- Make them proportional and appropriate. You should match the reward or punishment to the difficulty and importance of the task, and avoid using rewards or punishments that are too extreme or harmful.
We live in a world full of distractions, and they are a procrastinator’s best friend. It’s crucial to eliminate or minimize these distractions to regain focus. Distractions and temptations are anything that can divert your attention or lure you away from your task, such as your phone, social media, email, TV, games, or snacks. To eliminate or minimize distractions and temptations, you can:
- Turn off or silence your phone, or put it in another room.
- Block or limit your access to distracting websites or apps, using tools such as Freedom, StayFocusd, or Cold Turkey.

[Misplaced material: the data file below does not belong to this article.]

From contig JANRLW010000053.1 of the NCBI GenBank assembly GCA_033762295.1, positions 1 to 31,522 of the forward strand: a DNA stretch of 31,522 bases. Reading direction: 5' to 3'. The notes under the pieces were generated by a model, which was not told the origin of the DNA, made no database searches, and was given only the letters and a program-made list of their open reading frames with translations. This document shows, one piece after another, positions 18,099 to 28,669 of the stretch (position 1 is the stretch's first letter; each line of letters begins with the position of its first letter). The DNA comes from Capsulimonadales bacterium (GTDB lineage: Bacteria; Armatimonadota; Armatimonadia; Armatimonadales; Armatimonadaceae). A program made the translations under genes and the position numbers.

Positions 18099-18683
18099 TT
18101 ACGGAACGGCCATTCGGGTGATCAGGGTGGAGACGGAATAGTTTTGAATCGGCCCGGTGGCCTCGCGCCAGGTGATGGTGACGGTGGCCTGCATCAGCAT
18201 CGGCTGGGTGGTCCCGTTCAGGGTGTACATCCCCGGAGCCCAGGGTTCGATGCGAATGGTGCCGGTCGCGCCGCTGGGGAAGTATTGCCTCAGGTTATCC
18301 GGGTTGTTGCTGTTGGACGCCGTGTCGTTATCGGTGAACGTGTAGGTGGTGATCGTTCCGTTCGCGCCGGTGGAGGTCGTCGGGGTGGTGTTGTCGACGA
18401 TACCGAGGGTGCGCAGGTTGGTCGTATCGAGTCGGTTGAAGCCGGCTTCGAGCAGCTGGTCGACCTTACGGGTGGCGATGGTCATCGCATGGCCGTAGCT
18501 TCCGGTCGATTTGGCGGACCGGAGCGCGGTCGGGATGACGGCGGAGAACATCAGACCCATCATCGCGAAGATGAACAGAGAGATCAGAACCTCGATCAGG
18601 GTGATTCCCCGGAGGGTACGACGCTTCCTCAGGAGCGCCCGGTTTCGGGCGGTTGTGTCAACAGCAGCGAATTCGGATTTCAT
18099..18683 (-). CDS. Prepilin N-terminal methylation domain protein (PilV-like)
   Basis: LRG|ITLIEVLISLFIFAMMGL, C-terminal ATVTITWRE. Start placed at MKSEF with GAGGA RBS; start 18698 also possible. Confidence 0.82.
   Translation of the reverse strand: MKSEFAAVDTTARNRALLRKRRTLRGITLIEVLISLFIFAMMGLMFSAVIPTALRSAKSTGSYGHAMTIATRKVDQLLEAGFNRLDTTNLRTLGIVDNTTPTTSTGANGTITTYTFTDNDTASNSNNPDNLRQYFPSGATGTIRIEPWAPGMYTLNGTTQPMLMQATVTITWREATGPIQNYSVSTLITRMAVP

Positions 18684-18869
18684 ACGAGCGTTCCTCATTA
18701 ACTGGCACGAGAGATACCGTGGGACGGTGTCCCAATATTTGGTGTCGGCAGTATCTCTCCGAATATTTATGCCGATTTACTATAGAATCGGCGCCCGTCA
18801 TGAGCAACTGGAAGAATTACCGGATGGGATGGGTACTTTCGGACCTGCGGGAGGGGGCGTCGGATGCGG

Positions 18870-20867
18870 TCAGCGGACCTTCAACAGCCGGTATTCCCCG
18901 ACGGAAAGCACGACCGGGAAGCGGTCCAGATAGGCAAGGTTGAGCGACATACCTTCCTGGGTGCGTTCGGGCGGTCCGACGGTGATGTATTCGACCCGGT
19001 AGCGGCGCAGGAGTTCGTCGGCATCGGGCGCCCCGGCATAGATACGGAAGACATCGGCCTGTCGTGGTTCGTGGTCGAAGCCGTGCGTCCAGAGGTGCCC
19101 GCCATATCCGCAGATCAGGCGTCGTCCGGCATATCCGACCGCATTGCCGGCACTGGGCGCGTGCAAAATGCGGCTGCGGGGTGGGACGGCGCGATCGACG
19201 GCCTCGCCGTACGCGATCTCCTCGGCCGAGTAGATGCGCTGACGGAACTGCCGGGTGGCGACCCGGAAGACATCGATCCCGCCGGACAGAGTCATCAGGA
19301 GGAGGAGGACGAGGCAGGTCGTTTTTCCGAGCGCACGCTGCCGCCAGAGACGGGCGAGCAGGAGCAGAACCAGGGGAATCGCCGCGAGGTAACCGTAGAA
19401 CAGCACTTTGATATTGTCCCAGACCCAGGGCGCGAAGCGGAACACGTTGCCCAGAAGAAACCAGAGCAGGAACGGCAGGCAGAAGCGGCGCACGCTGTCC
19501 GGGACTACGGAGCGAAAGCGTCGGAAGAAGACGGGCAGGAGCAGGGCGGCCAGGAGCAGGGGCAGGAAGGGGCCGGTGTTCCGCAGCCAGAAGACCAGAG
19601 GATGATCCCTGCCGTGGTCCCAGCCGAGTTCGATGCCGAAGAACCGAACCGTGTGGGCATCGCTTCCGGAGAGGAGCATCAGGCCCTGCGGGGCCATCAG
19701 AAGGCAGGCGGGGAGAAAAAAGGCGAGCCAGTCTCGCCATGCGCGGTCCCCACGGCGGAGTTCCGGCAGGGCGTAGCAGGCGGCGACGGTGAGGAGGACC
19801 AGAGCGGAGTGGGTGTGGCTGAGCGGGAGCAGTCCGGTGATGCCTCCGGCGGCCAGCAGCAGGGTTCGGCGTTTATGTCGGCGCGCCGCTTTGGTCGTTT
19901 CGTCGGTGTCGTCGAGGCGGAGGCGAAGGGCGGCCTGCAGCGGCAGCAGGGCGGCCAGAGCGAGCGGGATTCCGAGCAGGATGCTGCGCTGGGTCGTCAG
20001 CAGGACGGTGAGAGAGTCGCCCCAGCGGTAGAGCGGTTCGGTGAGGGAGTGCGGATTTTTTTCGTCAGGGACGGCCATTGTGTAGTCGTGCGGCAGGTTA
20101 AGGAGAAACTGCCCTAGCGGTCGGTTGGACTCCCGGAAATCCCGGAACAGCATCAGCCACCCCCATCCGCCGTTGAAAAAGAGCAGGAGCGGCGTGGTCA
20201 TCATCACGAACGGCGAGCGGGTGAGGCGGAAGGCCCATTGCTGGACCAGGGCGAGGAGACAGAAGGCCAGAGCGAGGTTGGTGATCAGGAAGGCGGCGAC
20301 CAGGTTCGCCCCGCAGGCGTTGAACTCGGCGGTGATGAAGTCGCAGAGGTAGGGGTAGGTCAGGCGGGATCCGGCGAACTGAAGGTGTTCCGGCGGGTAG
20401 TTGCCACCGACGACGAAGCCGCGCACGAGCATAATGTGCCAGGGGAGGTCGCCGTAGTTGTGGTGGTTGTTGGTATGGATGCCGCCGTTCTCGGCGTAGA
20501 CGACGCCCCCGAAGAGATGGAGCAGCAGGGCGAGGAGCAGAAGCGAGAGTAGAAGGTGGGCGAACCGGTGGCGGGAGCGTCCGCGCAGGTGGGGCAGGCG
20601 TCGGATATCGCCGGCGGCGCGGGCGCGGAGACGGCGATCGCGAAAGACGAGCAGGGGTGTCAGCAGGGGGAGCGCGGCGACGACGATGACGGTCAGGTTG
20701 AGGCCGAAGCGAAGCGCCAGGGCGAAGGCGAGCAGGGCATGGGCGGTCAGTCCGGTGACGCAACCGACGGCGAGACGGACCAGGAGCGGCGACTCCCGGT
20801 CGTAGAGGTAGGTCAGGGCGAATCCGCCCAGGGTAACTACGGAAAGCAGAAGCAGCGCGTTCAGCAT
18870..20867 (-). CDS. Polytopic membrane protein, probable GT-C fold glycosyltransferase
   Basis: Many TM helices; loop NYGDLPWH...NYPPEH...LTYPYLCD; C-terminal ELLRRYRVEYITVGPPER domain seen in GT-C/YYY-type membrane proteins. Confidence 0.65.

- Close or mute any unnecessary tabs, windows, or notifications on your computer.
- Choose a quiet and comfortable place to work, away from noise, people, or pets.
- Set a timer for a specific amount of time, and commit to working on your task without interruption until the timer goes off.
- Use the Pomodoro technique, which involves working on your task for 25 minutes, followed by a 5-minute break, and repeating this cycle four times, before taking a longer break.
In conclusion, procrastination is a common challenge, but it’s not insurmountable. By identifying the root causes, breaking tasks into smaller steps, setting realistic goals, using rewards and punishments, and eliminating distractions, you can overcome procrastination and boost your productivity, performance, and overall happiness. It’s all about finding the strategies that work best for you and sticking to them. So, stop procrastinating and start getting things done!